Two teenage girls in suburban Connecticut rekindle their unlikely friendship after years of growing apart. In the process, they learn that neither is what she seems to be, and that a murder might solve both of their problems.
Director: Cory Finley
Writer: Cory Finley
Starring: Anya- Taylor Joy, Olivia Cooke, and Anton Yelchin
The still shot from this film immediately aroused my interest. I’m also a fan of Anya-Taylor Joy’s acting in The Witch and Olivia Cooke in Bates Motel. So, when I sat down to watch Cory Finley’s directorial debut at Fantastic Fest, I was pleasantly impressed. The first unique and striking aspect of the film was the score. In the opening scenes, we are introduced to Amanda (Olivia Cooke) standing face to face with a horse where she eventually pulls out a knife from the shadows.
Next, we see her arriving to an affluent house and aimlessly wandering around the rooms while waiting on her tutor. What seems to be a mindless act is instead suspenseful and even mildly disturbing, but not enough information is provided to know why. The score is strongly mechanic and practically animalistic, but slow in its delivery while Amanda browses each room with no expression except to quickly smile at herself in the mirror as if checking if anything is in her teeth.
Upon reuniting with her old friend turned academic tutor, Lily (Anya-Taylor Joy), there is immediate tension and awkwardness in their encounter which is more business-like than what you would expect from two teenage girls. Lily takes pity upon Amanda, who has been ostracized from her peers due to her strange behavior and flat-affect, and attempts to rekindle their friendship. Encompassed with anger towards her emotionally and verbally abusive step-father, Lily envies Amanda’s ability to remove herself from her emotions and seeks out ways to eradicate her step-father from her life completely. Their encounters continue to be estranged yet subtly and strangely sweet while they attempt to plot a murder because divorce or running away and getting a job is apparently not an option at all.
Thoroughbreds was initially written as a play and therefore, contains a fairly heavy amount of dialogue. However, the conversations do not fall flat and instead have hints of dark comedy that shine through while the girls seek what their life is missing in order to be content. Their natural magnetism is evident and enhanced through close-up head shots and symmetrical framing techniques in which the girls are opposite of each other as if mirrored parallels.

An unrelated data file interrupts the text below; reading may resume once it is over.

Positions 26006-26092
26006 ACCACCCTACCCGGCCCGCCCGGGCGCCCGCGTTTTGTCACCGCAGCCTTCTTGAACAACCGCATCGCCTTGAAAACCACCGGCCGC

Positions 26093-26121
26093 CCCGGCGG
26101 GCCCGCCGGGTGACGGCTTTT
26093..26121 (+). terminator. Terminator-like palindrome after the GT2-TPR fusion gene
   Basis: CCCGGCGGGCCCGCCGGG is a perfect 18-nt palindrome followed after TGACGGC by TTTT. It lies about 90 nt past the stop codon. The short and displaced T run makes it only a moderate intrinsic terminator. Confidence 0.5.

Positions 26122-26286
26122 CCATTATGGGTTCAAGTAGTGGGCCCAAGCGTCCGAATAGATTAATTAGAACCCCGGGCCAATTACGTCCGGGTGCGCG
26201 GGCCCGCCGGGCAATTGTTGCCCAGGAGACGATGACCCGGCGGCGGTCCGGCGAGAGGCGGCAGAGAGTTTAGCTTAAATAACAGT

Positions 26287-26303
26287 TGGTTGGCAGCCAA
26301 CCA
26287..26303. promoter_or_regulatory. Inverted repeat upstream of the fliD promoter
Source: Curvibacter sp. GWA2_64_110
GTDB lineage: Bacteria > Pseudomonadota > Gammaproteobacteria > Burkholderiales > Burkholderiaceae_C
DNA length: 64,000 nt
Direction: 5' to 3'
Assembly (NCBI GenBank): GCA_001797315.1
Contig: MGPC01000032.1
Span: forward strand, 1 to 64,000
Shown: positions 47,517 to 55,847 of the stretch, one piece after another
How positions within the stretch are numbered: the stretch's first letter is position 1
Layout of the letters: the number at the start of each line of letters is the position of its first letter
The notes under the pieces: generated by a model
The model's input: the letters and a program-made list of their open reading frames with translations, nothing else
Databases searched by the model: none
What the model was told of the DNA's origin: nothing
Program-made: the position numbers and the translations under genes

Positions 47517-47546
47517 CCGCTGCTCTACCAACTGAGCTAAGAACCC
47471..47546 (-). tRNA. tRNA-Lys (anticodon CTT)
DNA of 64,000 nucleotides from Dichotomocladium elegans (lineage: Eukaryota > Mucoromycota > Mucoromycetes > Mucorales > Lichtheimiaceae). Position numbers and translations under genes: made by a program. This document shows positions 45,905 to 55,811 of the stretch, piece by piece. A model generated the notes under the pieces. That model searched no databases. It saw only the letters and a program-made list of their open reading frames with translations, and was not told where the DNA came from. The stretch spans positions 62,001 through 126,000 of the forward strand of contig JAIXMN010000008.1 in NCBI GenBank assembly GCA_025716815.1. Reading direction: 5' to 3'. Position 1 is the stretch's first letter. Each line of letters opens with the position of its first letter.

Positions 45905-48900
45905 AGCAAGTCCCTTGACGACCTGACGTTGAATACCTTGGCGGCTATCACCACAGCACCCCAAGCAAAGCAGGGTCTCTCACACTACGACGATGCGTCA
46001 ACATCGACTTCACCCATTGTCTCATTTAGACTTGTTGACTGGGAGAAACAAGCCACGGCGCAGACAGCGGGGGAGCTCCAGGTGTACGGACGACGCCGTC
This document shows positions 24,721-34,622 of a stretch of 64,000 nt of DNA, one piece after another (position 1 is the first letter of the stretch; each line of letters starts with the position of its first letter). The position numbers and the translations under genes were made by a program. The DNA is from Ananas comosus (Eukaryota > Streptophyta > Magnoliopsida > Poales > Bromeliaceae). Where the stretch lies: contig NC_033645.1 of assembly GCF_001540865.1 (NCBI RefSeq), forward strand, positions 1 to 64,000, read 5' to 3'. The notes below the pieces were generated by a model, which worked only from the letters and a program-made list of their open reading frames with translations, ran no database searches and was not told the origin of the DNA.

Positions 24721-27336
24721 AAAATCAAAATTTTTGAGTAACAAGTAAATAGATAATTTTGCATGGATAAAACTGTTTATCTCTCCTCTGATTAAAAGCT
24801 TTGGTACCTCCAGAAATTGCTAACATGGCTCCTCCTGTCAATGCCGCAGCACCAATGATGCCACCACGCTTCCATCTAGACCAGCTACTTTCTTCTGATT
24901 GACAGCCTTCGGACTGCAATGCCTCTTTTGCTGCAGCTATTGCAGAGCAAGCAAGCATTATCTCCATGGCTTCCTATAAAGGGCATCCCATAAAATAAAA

Lily and Amanda utilize Tim (Anton Yelchin), a washed up drug dealer who lingers around high school parties, by blackmailing him into their scheme. Tom’s character seems disjointed from their narrative and life in general. However, as a whole, his presence could represent a bridge to Lily and Amanda’s character arcs and subsequent outcome at the end of the film.
The film plays homage to Hitchcock in its plot, characters, and tension while avoiding gore and abounding violence. As a female, I found this reflective take on emotion quite interesting since I can’t tell you how many times I’ve been told to smile in my life or expected to react or act a certain way but also witnessing and hearing women be categorized as overly dramatic. This story of two teenage girls who are both removed but yet also acutely aware of their emotions is something to appreciate in character development in and of itself. It was refreshing and almost satirical in that sense and is not very evident on screen aside from Wednesday Addams or Cersei Lannister.
Thoroughbreds showcases a smart character foil that is both intriguing and entertaining. Cooke and Taylor deliver strong, chameleon like performances that carry the otherwise spotty premise. Finley constructs a fresh teenage sociopathy tale with Hitchcockian elements that create a morbidly enjoyable atmosphere anyone with a dark sense of humor and appreciation for classic horror can enjoy.